DON’T: Ask me for suggestions if I’m unaware that you are gluten intolerant, vegan and allergic to everything, because the only delicious things on the menu have gluten, meat, dairy and everything you’re allergic to ingesting. Also, don’t make up allergies — servers take those things seriously. We have to confirm with the chef that a single ingredient could in fact kill you and inform a manager of your existence.

Please do not tell me that you’re allergic to things you could easily pick out of your food. You’d be surprised how much effort I go through to make sure I am not the culprit of your untimely death.

4. DO: Expect a wait if you have a large party and please be patient so we can accommodate you.

DON’T: Be rude to the hostess and demand to sit at a large table with very few people. And don’t show up with half of the people in your reservation and lie that five people “canceled.” It takes a table from hungry, paying customers and money from my pocket — I have student loans to pay and an alcohol problem to nurse.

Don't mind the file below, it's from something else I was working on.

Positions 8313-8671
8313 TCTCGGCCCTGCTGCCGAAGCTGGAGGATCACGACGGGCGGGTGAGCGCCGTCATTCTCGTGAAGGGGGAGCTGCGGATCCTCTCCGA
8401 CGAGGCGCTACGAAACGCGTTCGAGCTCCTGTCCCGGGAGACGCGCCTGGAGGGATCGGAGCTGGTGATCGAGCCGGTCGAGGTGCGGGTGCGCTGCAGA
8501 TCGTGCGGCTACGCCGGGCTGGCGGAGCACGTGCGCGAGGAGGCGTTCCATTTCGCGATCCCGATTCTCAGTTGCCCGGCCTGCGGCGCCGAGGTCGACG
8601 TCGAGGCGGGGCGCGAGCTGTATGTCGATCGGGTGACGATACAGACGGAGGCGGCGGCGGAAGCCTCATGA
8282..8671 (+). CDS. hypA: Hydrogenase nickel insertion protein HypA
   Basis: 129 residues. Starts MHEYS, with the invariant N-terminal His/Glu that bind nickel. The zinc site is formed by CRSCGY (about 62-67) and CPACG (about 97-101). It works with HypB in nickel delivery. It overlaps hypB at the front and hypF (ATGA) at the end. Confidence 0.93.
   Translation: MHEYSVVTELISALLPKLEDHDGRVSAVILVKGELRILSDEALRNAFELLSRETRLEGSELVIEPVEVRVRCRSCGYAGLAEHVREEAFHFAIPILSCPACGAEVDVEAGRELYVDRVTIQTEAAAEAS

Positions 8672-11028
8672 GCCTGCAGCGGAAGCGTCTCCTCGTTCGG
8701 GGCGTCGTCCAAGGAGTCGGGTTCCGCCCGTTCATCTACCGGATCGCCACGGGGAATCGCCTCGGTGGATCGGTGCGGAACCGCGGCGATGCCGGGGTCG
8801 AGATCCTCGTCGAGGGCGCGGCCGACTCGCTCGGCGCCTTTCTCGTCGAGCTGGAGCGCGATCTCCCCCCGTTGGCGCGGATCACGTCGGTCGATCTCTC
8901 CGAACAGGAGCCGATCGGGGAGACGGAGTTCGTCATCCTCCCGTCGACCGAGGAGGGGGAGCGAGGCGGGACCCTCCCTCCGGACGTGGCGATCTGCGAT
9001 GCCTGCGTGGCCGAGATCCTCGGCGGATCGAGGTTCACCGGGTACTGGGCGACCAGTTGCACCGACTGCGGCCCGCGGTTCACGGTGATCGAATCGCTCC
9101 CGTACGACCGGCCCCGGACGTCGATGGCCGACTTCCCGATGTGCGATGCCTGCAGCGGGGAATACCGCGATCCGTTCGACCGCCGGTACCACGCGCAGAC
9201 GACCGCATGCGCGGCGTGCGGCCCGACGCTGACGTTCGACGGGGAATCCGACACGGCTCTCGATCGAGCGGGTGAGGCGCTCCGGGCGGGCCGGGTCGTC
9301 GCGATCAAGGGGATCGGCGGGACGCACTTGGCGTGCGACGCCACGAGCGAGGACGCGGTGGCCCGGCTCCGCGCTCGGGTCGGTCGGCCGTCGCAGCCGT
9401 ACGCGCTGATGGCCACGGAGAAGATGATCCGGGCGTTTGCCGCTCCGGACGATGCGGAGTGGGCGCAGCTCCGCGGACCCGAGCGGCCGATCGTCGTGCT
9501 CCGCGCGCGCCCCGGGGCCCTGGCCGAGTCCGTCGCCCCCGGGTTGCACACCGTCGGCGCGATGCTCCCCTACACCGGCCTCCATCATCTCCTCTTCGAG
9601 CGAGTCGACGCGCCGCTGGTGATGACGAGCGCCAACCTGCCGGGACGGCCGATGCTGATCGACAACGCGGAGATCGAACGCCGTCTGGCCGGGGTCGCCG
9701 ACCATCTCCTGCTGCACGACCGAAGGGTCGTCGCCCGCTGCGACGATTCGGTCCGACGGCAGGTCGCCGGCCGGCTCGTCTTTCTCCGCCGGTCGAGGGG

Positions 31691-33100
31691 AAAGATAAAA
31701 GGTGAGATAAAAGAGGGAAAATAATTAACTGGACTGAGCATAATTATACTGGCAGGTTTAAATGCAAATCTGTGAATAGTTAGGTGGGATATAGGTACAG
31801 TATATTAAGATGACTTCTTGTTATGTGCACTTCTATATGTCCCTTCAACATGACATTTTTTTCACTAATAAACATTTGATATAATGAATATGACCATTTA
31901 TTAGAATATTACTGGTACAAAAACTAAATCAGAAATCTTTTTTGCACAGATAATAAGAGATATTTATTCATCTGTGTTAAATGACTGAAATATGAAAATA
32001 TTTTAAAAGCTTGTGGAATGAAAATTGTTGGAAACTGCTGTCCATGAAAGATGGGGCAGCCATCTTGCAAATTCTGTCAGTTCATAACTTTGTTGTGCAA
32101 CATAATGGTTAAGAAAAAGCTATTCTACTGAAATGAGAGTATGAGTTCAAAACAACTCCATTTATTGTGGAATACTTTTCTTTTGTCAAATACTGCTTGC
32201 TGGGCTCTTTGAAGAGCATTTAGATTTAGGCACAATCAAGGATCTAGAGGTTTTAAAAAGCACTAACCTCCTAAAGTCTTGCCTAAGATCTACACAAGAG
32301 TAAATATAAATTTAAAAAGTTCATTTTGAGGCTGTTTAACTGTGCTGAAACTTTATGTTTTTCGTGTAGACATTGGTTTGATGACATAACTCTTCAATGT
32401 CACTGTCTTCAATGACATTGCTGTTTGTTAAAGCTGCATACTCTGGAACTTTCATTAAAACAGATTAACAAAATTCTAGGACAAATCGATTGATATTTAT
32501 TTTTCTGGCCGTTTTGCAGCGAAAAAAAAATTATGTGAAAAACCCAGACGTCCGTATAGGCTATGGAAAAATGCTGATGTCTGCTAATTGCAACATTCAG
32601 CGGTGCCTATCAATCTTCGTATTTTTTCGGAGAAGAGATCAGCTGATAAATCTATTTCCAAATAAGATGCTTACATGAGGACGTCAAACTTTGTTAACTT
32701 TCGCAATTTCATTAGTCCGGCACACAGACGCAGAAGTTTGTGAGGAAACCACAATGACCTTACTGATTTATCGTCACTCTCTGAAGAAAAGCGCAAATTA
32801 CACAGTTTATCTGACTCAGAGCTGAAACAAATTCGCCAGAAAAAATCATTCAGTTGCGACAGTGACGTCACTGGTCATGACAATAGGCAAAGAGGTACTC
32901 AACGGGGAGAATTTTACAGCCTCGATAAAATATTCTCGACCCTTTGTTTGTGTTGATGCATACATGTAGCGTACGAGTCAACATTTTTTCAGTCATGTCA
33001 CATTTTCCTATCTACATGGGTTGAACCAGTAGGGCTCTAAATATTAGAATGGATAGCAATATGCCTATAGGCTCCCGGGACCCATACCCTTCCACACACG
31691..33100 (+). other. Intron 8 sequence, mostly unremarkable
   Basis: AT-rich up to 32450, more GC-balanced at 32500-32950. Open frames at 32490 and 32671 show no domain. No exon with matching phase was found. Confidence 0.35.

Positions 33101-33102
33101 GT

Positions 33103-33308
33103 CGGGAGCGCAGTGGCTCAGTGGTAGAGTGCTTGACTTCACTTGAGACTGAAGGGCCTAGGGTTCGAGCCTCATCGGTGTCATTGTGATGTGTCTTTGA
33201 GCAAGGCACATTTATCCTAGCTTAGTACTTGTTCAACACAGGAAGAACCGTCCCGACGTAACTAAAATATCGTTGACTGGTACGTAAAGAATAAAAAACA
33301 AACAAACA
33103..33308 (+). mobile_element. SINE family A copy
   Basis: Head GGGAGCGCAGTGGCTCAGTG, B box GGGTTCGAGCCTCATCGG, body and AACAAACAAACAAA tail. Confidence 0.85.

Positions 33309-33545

5. DO: Patiently wait for your drinks, food and condiments to come.

DON’T: Ask where your martini is two minutes after you ordered it. Even if your drink is the only ticket at the bar, the bartender is literally surrounded by customers whom he/she must serve first. Once again, I am not a wizard and cannot just pull that martini out of my ass and hand it to you. I don’t feel comfortable telling the bartender to make your drink “extra good” for his “favorite customer” (which you probably are not).

6. DO: Be kind to the staff.